The new technical qualification has worrying design flawsby David Laws / June 1, 2018 / Leave a comment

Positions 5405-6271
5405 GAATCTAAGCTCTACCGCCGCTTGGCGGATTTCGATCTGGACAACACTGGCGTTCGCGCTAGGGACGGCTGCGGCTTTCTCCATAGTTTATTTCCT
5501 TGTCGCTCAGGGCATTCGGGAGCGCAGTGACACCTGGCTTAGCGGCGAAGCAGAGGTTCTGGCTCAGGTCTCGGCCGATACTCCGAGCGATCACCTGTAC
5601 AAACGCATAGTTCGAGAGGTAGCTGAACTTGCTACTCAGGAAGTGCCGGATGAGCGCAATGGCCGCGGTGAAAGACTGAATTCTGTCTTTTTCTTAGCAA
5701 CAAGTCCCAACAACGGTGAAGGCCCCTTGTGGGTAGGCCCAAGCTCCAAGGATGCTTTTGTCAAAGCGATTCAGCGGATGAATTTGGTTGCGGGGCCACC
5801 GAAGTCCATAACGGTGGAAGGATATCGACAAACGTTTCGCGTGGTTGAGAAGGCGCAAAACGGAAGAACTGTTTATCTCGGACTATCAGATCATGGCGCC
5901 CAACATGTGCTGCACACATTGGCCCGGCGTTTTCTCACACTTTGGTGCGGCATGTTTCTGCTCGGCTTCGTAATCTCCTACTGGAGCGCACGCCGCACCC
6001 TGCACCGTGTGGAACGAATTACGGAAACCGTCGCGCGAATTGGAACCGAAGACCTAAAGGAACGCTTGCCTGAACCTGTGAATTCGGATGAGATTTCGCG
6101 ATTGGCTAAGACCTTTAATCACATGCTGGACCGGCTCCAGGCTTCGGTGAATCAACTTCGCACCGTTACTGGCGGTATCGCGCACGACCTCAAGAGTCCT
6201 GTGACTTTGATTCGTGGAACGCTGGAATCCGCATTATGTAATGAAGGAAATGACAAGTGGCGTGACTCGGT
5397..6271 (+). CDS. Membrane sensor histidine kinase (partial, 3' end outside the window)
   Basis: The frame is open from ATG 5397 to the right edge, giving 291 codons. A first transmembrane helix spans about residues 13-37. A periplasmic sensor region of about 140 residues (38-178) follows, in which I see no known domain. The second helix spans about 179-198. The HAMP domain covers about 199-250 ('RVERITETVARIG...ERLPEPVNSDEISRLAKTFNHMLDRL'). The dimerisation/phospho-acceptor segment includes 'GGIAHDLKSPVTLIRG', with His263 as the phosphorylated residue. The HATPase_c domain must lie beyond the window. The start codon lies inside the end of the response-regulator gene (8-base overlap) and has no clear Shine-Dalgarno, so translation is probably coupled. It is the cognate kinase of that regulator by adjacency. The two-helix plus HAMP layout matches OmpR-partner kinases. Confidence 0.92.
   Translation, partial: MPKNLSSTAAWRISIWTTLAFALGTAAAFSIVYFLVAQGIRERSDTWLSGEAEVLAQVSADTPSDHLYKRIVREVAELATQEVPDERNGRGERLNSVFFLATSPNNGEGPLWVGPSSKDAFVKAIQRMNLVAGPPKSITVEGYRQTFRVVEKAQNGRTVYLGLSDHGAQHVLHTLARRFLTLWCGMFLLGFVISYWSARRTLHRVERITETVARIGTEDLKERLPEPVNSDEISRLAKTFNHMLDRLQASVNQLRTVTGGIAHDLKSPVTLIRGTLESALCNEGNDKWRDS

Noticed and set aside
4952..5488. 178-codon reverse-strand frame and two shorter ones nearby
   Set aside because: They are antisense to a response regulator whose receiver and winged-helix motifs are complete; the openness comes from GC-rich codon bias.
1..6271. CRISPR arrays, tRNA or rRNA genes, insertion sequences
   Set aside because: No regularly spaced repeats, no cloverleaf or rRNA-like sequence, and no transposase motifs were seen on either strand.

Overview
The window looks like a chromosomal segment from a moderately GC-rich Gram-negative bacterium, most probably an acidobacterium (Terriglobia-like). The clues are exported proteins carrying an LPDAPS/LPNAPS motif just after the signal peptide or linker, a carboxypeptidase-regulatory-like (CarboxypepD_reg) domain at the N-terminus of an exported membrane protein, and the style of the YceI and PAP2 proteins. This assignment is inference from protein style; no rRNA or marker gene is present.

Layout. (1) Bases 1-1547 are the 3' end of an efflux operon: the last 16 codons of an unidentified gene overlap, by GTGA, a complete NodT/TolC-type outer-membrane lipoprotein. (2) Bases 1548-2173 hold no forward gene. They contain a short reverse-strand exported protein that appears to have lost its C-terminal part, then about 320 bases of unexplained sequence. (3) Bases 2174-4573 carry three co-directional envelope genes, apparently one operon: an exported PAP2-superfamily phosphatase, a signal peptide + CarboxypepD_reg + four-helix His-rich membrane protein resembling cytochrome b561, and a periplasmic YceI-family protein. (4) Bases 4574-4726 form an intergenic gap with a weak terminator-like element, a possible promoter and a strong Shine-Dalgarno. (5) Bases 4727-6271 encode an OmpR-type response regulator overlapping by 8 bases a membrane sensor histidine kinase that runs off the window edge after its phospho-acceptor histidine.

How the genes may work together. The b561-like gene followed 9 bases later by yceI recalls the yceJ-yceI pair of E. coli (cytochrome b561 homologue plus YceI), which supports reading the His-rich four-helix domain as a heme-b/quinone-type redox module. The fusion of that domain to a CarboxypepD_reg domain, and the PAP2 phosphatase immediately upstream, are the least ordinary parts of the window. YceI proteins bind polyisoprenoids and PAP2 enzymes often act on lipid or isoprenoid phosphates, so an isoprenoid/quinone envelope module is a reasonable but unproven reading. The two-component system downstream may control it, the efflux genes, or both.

General view of the Department for Education. Photo: Nick Ansell/PA Archive/PA Images The recent “exchange of letters” between the Education Secretary, Damian Hinds, and his top departmental civil servant, Jonathan Slater, over the roll-out of the new T-levels was courteous and diplomatic. However, the polite words cannot disguise the significant disagreement and huge risks to the development of the government’s new sixth form technical qualification. It will be “very challenging” to ensure that T-levels are taught to a “consistently high standard,” wrote Slater. It really is extraordinarily unusual for permanent secretaries (not least at the education department) to express their concerns about policy delivery in this way. Civil servants and ministers usually move heaven and earth to avoid public bust-ups, which can seriously undermine relations and cast doubt over the delivery of key policies. Slater must have had very serious concerns indeed to write this “accounting officer” letter. As interesting, Hinds has chosen to ignore the very clear advice. Is this just a department for education spat, or does it matter? Potentially, it matters a lot. This new option for post-16 vocational study, soon to be rolled out for 25 courses,is looking problematic to say the least. Governments have a poor record of introducing new “technical/vocational” qualifications (remember Diplomas?). If you are an employer being asked to provide T-Level work placements, is this spat more or less likely to make you want to engage? If you are a parent or a potential T-Level student, do you really want to risk being a “guinea pig” taking a new qualification in 2020 or 2021 when the top education civil servant has publicly stated his concern? Many more people will now be tempted to “wait and see,” particularly given that only 50 or so providers are so far lined up to offer the first three T-levels (in digital, childcare and education, and construction). T-Levels will only be a success if they are seen as being a credible and high quality vocational route, likely to last and gain labour market value. It would be far better in my view for the government to take time to get this new qualification right than to rush the process of design, consultation and development. But is this just a matter of how long the new qualifications are going to take to deliver, or are there issues of real substance involved? In many ways, the new T-Levels seem like a welcome innovation, designed to simplify the current poorly understood vocational qualification offer and raise the value and status of the vocational pathway. However, there are some real, practical, concerns, as well as getting the delivery timescales right. T-Levels require a large component of work experience, which seems to make sense. But given the currently low level of employer understanding of T-Levels, will employers really be willing to offer the huge commitment of work placement hours necessary? And how much of this will be quality training? Employers are already being asked to do more on apprenticeships, which may use up good will and capacity. Will T-levels be delivered in many schools, or will most be delivered in colleges? So far, this looks like a “colleges only” product. Outside cities, will this ensure access for most students, and how will their travel costs be covered? Is it sensible for the government to restrict each T-Level to one awarding organisation? This can reduce innovation, increase delivery risk, and gradually lead to dependency on the one supplier. We don’t do this for A-Levels or GCSEs (though the 2010 Coalition government toyed with this idea). More fundamentally, will T-Levels really usher in a new world in which technical and academic pathways somehow have equal status? Frankly, I doubt this will be achieved in the foreseeable future—certainly it cannot be mandated by government but only earned over time, if high achieving students are persuaded to consider non-academic routes. A more sensible objective is that we have an education system designed to serve the range of interests, aptitudes and aspirations that we find amongst our young people—a system which supports and enables different, informed, choices to be made at the right time, and a system which enables progression on through different routes, rather than requiring young people to commit themselves to one career route before they are ready. As the recent EPI/Pearson Report on skills, “Educating for Our Economic Future,” chaired by Roy Anderson, concluded: “There is a risk the new landscape represents a bifurcation into two narrow paths that fail to appeal to those motivated by a more ‘career-based’ education, developing knowledge of particular industries whilst leaving a range of options open for technical training or academic study later.” At present, some students choose to take “applied general” qualifications alongside A-Levels. Many then go on to university. For some students on a vocational route, university may not be the best choice—these individuals may wish to go straight into employment or they may benefit from better funded and supported routes into level 4 and level 5 training. As a country we could also, arguably, benefit from a broader range of provision in higher education, with more professional, technical and shorter courses. At present, there is a risk that for some students, T-Levels could lead to specialism at too early a stage, and could reduce options such as accessing higher education. The DfE says it wants to enable HE access, but some universities have already indicated little enthusiasm for T-levels as entry qualifications. The government is considering many of these issues as part of the “Post-18 Funding Review.” It would be sensible to link up work on the Post-18 review with policy on T-Levels. Taking more time to get T-Levels right might allow these issues to be properly joined up, rather than seeking to fix each problem in isolation. As a former minister, I know why there is an urgency to deliver, a desire to “press on,” and sometimes a frustration with civil service caution. But Slater’s call to take time and get T-Levels right is almost certainly good advice. Rushing the reform of vocational/technical education raises the risk of failing to deliver on worthy aspirations.